Jobless claims have risen recently, indicating workers are staying longer on unemployment rolls and that rehiring has slowed. Federal Reserve (Fed) Chairman Powell said the labour market “has a long way to go to recover”. The Fed warned a resurgence of the virus threatened the economic recovery as it held rates near zero and extended measures to deal with a risk of an international shortage of US dollars.
Global purchasing managers (PMI) data continued to improve, led by a stronger recovery in manufacturing output in developed markets, while the recovery in emerging markets still lagged. Given the recent resurgence in the COVID-19 cases globally, there is still much uncertainty as to whether the recovery in the sentiment surveys will translate into more demand and investment.
Markets – Gold continues to shine
US stocks saw a rally in the tech sector, which ran aground amid concerns that the run-up had gone too far, while news of the Fed’s measures on US dollar liquidity and a return of M&A deals provided support to the wider market. Downside pressure emerged as president Trump floated the idea of delaying the 2020 elections and amid news of a grim second-quarter contraction in US GDP. Global stocks piggybacked on upbeat earnings reports and positive economic data, but the rally soon stalled.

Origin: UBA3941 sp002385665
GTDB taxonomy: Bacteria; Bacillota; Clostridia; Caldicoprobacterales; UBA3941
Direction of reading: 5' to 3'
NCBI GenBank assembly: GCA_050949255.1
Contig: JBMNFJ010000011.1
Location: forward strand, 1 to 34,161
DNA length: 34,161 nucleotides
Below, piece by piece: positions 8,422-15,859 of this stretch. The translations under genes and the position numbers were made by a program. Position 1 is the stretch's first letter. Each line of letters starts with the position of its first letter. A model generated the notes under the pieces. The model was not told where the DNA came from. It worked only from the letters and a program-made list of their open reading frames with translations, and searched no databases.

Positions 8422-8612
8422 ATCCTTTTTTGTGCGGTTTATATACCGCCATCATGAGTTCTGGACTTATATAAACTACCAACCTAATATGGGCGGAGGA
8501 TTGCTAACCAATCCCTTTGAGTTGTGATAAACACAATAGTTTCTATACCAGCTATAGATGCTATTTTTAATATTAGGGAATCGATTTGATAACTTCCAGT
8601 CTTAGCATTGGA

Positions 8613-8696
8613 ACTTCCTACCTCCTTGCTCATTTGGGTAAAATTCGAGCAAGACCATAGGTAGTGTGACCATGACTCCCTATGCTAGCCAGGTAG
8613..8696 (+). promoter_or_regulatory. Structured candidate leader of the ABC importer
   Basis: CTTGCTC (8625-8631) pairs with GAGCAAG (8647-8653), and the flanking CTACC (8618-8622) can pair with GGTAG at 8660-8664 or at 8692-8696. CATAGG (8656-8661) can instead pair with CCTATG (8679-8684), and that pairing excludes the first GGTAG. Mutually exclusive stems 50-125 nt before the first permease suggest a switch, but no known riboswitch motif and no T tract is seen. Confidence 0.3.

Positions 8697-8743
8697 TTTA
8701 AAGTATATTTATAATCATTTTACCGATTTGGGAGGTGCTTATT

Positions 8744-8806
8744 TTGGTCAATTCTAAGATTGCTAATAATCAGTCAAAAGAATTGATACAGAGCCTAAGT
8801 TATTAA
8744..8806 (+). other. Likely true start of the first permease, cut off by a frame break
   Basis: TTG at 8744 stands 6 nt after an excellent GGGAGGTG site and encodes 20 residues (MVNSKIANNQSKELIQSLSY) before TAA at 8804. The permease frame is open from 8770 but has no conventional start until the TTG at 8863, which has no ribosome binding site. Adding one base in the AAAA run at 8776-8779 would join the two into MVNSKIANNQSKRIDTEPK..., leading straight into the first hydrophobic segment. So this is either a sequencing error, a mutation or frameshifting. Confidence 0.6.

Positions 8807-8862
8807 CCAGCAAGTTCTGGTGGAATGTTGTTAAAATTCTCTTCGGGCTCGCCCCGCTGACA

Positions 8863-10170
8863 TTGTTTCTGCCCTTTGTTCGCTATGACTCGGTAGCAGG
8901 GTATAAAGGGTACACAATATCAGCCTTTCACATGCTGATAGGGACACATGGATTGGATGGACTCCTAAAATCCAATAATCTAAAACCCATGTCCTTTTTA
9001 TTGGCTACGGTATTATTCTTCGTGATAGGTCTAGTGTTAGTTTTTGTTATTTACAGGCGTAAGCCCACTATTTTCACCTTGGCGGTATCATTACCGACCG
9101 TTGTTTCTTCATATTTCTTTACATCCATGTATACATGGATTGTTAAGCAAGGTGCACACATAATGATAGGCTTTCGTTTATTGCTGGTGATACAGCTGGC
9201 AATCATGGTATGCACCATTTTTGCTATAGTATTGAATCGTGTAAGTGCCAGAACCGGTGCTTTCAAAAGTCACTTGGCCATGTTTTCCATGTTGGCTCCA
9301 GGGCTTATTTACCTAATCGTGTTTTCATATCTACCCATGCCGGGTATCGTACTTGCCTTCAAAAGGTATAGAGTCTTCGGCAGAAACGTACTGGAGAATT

Yields fell as bond investors signalled concern over the outlook for the US and other major economies, even though equity investors appeared less worried. Flagging stimulus talks in the US clouded the Treasury market, as did the Fed’s comments (see above) which appeared to indicate a need for more central bank support.
Stimulus-related inflation concerns, falling Treasury yields and the COVID-19 induced worries over the global economic outlook helped push gold to a record high above USD 2 000. The yellow metal benefited from its safe haven status and the search for an alternative store of value to the US dollar and government bonds.
Massive virus-related spending, political uncertainty in the US, growing strains in Sino-US relations and the possibility of a darker economic outlook for the US, and by extension for the world, drove the US dollar to a multi-year low (see Exhibit 1).